Christopher Nelson scores a goal and then runs to the sideline to celebrate with his mom. A bit unusual for a soccer player to simply leave the field, but this is not an unusual occurrence in a Hobbits scrimmage.
On Saturday morning about 80 4- and 5-year olds took to the soccer field to participate in the Kaw Valley Soccer Association soccer Hobbits program.
"The kids love the activity of kicking around the ball and learning some soccer skills," Kaw Valley President Gerry de Boer said. "They look forward to playing, and it is a great social activity. Kids love to feel like they are part of something important, something big."
The Hobbits program began four years ago under the direction of former board member Kim Richter after parents voiced their opinions about a need for a pre-kindergarten soccer program.
"The program was very successful in its first year, as we had about 70 kids enrolled that year," de Boer said.
The Hobbits program is designed to bring kids and parents together on the soccer field and teach them both about the game.
"Parents are a large part of the success of the program, and the kids like to have parents there with them," de Boer said.
Each Saturday morning, parents bring their kids to Youth Sports Inc. and participate in an hour-long session of soccer activities. The kids enrolled in the fall 2005 session were divided into eight groups of about 10 kids the first day of the season and worked in those groups each week under the instruction of a volunteer coach or group leader.
Gunar Harmon, Hobbits coordinator, said the number of touches each child gets during the course of the hour-long session is important.
"Because these kids are four and five years old, repetition is important," Harmon said. "Learning based on touches in a fun environment is what the Hobbits program tries to achieve."
Harmon said Saturday is maybe the only time they see a ball during the week, so using the same skills over and over again is important to achieve a weekly progression in skill level.
Some of the skills the various groups work on include practicing shots on goal, having many soccer balls in a circle and having the kids trying to kick them all out of the circle as parents defend, running up field as parents defend, and passing the ball between cones to other teammates.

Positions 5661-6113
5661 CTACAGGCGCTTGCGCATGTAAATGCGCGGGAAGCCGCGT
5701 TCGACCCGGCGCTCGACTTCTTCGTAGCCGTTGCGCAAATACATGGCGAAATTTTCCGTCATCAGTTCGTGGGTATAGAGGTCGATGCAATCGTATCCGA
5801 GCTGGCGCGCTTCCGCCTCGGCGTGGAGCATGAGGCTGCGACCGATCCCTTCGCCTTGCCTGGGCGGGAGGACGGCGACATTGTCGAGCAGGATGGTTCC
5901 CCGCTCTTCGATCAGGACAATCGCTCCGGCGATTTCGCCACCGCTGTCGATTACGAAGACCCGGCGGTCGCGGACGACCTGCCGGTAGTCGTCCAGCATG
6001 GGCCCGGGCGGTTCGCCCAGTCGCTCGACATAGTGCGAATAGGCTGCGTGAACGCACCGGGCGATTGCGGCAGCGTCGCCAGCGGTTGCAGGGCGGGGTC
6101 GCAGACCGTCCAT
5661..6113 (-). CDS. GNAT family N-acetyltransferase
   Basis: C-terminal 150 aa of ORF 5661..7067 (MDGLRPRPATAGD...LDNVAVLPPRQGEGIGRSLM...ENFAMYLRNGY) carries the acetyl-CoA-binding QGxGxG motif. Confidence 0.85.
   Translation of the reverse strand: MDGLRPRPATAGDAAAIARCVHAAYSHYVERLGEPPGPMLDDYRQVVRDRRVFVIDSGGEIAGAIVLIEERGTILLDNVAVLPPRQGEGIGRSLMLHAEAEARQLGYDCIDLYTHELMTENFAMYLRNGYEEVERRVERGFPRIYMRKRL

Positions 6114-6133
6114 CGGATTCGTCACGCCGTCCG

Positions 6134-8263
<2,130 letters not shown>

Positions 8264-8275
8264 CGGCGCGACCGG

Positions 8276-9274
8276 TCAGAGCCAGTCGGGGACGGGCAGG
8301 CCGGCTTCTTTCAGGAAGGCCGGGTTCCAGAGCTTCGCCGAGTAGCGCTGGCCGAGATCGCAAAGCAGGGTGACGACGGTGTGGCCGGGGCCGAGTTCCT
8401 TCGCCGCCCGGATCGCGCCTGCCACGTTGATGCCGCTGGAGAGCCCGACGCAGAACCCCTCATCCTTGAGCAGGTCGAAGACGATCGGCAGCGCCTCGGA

"The sessions provide general physical activity," de Boer said. "After the kids learn dribbling, kicking towards the goal, they have the chance to put that together in a brief scrimmage, which has no rules, except for out of bounds and goals."
There are no referees for the scrimmages, so it is up to the parents and the volunteer coach to make sure that the kids have the opportunity to get a feel for a soccer game.
In between a learning drill and a scrimmage, the kids take water breaks and are also rewarded with snacks.
Parent Jana Wallen didn't know a lot about soccer when her and her husband volunteered to be coaches of their twins Olivia and Andrew's Hobbit group, but she said at this age they are showing them the basics and learning to play as a team.
"The biggest challenge is keeping their attention and just focused on soccer, because they have the tendency to play in net or run around doing cartwheels," Wallen said.
Despite the young children's short attention spans, De Boer said the Hobbits program provides indirect benefits to the Kaw Valley Soccer program.
"Indirect benefits can be seen in parents developing skills and parents learning the game so in the future they might want to join KVSA as refs or coaches," de Boer said. "It is good that parents get to know the game, so when they become fans they encourage children with appropriate language."
In his first year as Hobbits coordinator, Harmon has seen the progression the kids have gone through this fall.
"This is my way to reconnect with what is fun about soccer, and it is fun to see the kids learning the game through their eyes," Harmon said.
Parent Kelly Huls said it is nice to get outside and learn about soccer with her son. Huls said she thinks her son will continue to play recreation soccer because he benefits socially as much as he does learning new soccer skills.
"I had no idea about playing soccer, so it is great that I get to learn alongside my son," Huls said. "He seems to have more patience than I would."
Wallen said she also thinks her twins will want to continue play soccer as they grow.
"They will enjoy playing the game more as they improve their skills," she said after completing the second-to-last Hobbits session of the fall.
Even though some of the hour is spent becoming distracted by butterflies, running into the net or finding comfort on the sidelines, the kids have enjoyed meeting new friends and kicking the ball around.
"By the end of the season the kids are familiar with the activities and scrimmages," Harmon said. "By the end of the season they understand the process and the anxiety is gone. It all really is about having fun."